Matthew HughesFormer TNW Reporter
Matthew Hughes is a journalist from Liverpool, England. His interests include security, startups, food, and storytelling. Follow him on Twi Matthew Hughes is a journalist from Liverpool, England. His interests include security, startups, food, and storytelling. Follow him on Twitter.
Twitter is having a really rough time at the moment. Although over ten years old, it’s yet to make a profit. Investors are wary of dropping any further cash into the company, not least because of its plateauing subscriber numbers. Worse, it missed its fourth-quarter revenue estimates last week.
But things couldn’t be better for Weibo – the Chinese ersatz-version of Twitter. It continues to grow, and has a pretty well-figured out monetization strategy.
These two factors have combined to create a pretty interesting scenario. Weibo is now worth significantly more than Twitter, with a market capitalization of $11.3 billion compared to $11.1 billion. That’s a difference of about $200 million.
This is a rare, remarkable state of affairs. According to the Financial Times, this is the first time Weibo’s market capitalization has risen past Twitter on a close-of-day basis, although it did briefly happen during the trading day last October.
There’s no reason to think Weibo’s market cap won’t go any higher. For starters, there’s no competition from its older, more-experienced rival, as Twitter is banned in China. But moreover, as pointed out by The Financial Times, there’s a lot of room for growth when it comes to social advertising. Chinese sites tend to be more reluctant to aggressively use this monetization strategy compared to Western sites.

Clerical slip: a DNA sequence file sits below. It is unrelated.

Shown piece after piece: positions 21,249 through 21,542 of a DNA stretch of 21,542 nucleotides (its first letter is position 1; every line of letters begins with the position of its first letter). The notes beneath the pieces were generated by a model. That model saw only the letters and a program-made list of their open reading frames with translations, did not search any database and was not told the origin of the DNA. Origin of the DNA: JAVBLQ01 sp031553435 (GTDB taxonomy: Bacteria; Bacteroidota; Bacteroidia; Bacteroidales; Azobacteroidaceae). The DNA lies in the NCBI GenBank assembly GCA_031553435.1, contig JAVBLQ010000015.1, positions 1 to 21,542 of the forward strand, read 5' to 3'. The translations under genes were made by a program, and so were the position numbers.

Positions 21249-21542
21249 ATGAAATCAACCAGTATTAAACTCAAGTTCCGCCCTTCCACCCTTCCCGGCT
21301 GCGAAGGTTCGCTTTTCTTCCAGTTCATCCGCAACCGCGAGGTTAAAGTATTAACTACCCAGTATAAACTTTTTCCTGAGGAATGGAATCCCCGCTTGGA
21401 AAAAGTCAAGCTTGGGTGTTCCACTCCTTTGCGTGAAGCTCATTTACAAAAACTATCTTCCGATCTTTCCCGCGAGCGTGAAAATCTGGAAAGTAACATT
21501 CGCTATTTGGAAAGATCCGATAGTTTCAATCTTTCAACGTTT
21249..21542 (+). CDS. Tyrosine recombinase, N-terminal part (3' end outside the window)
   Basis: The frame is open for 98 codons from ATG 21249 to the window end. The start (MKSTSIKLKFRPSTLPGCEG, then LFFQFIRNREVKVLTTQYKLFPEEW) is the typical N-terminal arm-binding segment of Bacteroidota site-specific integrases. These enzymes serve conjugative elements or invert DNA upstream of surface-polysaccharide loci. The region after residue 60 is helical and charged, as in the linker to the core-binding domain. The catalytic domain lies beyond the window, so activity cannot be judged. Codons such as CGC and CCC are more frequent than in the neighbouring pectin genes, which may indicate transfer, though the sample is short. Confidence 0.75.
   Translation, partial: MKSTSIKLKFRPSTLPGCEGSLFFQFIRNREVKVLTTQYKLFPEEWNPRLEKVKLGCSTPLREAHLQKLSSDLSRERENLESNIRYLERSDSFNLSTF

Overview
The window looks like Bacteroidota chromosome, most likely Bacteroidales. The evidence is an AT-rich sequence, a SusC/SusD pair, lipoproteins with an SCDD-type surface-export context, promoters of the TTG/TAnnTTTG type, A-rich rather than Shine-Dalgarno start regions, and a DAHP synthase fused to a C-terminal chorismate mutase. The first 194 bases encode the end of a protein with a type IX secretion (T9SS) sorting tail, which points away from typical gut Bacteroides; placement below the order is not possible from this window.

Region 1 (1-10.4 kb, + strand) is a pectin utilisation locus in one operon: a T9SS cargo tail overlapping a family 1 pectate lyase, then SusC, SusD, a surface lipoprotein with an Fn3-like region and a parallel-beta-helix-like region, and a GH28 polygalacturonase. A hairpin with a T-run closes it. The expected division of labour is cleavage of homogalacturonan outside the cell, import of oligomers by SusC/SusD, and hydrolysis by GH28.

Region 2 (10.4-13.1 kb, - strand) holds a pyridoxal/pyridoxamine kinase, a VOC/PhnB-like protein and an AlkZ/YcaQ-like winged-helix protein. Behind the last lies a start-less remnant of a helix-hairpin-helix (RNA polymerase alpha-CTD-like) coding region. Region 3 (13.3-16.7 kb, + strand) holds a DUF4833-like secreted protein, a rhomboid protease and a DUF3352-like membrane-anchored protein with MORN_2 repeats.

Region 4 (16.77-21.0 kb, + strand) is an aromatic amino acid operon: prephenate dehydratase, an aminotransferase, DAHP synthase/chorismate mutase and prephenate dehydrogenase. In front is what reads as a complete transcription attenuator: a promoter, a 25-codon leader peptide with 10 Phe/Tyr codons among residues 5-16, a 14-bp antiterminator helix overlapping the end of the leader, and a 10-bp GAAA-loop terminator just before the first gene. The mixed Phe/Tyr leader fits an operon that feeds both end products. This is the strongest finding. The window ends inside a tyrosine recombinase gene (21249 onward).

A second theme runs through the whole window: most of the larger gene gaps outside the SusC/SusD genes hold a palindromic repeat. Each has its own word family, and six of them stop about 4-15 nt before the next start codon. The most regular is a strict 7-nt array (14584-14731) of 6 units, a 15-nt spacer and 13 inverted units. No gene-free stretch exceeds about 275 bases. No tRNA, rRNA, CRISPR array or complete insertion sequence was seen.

Meanwhile, there’s no end to Twitter’s ills. It still struggles to deal with its biggest issue – harassment. Worse, attempts to find a buyer have failed. Salesforce and Disney, previously thought to be the two most likely suitors, simply weren’t interested.
Although Twitter remains a significant player in the global social space, it’s hard to ignore the fact that it’s experiencing a period of decline. The question is, can it reverse this trend before it’s too late?
I’m not sure Twitter itself knows the answer to that question. It’s slowly pivoting into a content company, and has inked deals with the NFL, Bloomberg, and the Six Nations rugby tournament to stream premium video, including entire sports games.
It’s clear to see that Twitter is thrashing away, trying to find something that could inspire just a little bit of growth. And it’s also clear to see that this simply isn’t working.
Twitter needs to figure out a grand strategy that it can run with. Or, it could scale down, and simply enjoy the little money it can make as a decent microblogging platform.
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